Becoming a Leading Manager

[article]
Summary:

My most recent post, We Cannot Choose Between Management And Leadership, has struck a chord. That’s the good news. The bad news is I have not defined enough terms. Okay, I’ll attempt that now. And, thank you, gentle readers, for hanging in there with me, waiting for my crazy travel schedule this spring.

I see these managers in the organization:

My most recent post, We Cannot Choose Between Management And Leadership , has struck a chord. That’s the good news. The bad news is I have not defined enough terms. Okay, I’ll attempt that now. And, thank you, gentle readers, for hanging in there with me, waiting for my crazy travel schedule this spring.

I see these managers in the organization:

  1. Project managers, people who articulate the vision of the project. They may not be the people who actually set the vision of the project, but they carry the vision forward. When I have been a project manager, I have been the one to articulate the vision. I have often tried to do that with the project team. (I suggest this in Manage It! Your Guide to Modern Pragmatic Project Management .) If you can’t create the vision with the team, write the vision as a strawman and present it to the team as a draft and ask for help revising it, so that the vision becomes theirs.
  2. Program managers, people who articulate the vision of a program, a collection of projects with a common business purpose or goal. (I’m writing the Agile Program Management book now and will be writing this book in seriousness this summer.) Program managers are the face and voice of the program. They carry the vision of the program to the program team and the entire organization. They often write the vision alone for a large program. They may draft the vision for the core program team to review and accept.
  3. We often have first-line, middle, and, and senior functional managers. Some people call those first-line managers “resource” managers. Bah! They are not resource managers. If anything, they are supposed to be the people who are career-development managers. In non-agile organizations, the people who work on projects for a project manager in a dotted-line, are supposed to report to a career-development manager in a straight line for coaching, feedback and career development. And, that’s where the trouble starts. (This is why I am writing a series of Management Myths about managers, on Techwell. Start here with the myth of 100% utilization .)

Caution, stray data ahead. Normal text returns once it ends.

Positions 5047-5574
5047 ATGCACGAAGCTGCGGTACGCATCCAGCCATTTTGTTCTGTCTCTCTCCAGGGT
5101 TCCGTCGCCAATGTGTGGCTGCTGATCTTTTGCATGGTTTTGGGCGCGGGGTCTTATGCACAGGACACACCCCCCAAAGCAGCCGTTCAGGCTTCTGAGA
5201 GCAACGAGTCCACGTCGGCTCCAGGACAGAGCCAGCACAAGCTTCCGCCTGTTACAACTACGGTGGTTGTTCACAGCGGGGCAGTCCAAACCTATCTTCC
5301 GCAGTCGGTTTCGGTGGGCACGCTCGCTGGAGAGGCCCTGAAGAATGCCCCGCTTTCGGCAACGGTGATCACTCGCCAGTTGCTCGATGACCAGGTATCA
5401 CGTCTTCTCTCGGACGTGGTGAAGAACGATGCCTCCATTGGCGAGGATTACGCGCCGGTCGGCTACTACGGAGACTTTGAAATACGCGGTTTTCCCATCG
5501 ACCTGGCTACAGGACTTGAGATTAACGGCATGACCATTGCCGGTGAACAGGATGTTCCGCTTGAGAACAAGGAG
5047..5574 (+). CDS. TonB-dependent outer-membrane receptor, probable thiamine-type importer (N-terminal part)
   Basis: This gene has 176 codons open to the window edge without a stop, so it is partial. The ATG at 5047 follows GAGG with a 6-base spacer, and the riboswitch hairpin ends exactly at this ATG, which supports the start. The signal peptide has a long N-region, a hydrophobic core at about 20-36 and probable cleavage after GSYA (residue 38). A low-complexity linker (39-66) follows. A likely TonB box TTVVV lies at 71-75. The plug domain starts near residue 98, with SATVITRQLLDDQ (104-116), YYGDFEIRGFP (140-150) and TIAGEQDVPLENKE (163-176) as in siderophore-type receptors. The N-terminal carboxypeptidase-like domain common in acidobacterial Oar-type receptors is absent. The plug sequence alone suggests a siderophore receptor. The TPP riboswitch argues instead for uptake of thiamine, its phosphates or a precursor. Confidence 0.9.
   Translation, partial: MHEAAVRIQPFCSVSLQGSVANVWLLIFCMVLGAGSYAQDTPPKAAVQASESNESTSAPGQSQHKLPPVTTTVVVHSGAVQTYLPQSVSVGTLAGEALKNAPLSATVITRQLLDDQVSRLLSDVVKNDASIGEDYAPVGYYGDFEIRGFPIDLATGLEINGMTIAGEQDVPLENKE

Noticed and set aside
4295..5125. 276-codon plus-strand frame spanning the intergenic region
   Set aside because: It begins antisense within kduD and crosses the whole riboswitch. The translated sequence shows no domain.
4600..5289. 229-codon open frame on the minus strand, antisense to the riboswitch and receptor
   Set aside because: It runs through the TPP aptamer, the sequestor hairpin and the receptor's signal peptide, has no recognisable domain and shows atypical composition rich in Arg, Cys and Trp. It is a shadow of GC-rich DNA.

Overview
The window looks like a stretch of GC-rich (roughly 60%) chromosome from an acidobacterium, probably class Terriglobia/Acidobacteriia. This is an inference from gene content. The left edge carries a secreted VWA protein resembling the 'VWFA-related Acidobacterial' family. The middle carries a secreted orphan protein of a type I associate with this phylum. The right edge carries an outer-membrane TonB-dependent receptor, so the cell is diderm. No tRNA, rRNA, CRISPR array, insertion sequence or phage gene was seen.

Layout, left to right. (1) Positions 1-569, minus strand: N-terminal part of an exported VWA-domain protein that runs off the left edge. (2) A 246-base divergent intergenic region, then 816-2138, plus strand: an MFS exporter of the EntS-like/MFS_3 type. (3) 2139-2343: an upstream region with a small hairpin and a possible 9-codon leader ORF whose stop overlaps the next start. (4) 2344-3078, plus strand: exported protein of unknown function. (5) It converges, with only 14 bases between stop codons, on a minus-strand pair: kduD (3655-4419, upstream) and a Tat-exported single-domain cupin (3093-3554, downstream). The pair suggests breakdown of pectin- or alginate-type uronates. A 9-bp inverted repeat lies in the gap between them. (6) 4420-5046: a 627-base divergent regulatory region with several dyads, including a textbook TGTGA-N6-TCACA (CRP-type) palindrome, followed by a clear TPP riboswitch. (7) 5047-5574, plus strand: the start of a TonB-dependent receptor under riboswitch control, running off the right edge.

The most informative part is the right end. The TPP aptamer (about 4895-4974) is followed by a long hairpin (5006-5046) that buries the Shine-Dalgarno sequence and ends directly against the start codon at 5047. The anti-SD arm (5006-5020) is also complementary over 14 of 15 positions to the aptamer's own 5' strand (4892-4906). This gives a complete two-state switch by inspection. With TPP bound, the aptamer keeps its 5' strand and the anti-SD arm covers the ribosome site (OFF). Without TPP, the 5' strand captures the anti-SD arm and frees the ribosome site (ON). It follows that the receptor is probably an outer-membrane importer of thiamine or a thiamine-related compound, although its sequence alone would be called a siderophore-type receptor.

If the functional managers are not setting the strategy, then the project and program managers are. Or, the people working on the projects are. How are they setting the strategy? First, by determining which projects and programs to work on first, second, and third. But, you say, how do they do that?

If the managers do not decide the ranking of the projects in the project portfolio, the people will. Each and every one of them. On their own. It may not be a concerted effort, but that’s okay. They will do so. And, if a project or program manager takes over, and says, “Hey, everyone on my project/program, here’s what we are going to do,” then that project or program manager is acting as a leader for the project portfolio.

Now, there are many more areas where management needs to lead. For example, by deciding which features are first, second, and third. That is a product owner/product manager decision. But, the project portfolio is the instantiation of the organization’s strategic plan. To me, management needs to start there. That’s not the only place management needs to make the big decisions, but it’s a key place.

For me, managing the project portfolio should be the role of #3 managers in my list. Not the project or program managers, but the functional managers. Do I provide guidance on how to manage the project portfolio for project managers? Of course, because I’m not an idiot

About the author

Johanna Rothman's picture Johanna Rothman

Johanna Rothman, known as the “Pragmatic Manager,” helps organizational leaders see problems and risks in their product development. She helps them recognize potential “gotchas,” seize opportunities, and remove impediments. Johanna was the Agile 2009 conference chair. She is the technical editor for Agile Connection and the author of these books:

  • Manage Your Job Search
  • Hiring Geeks That Fit
  • Manage Your Project Portfolio: Increase Your Capacity and Finish More Projects
  • The 2008 Jolt Productivity award-winning Manage It! Your Guide to Modern, Pragmatic Project Management
  • Behind Closed Doors: Secrets of Great Management
  • Hiring the Best Knowledge Workers, Techies & Nerds: The Secrets and Science of Hiring Technical People

Johanna is working on a book about agile program management. She writes columns for Stickyminds.com and projectmanagementcom and blogs on her website, jrothman.com, as well on createadaptablelife.com.

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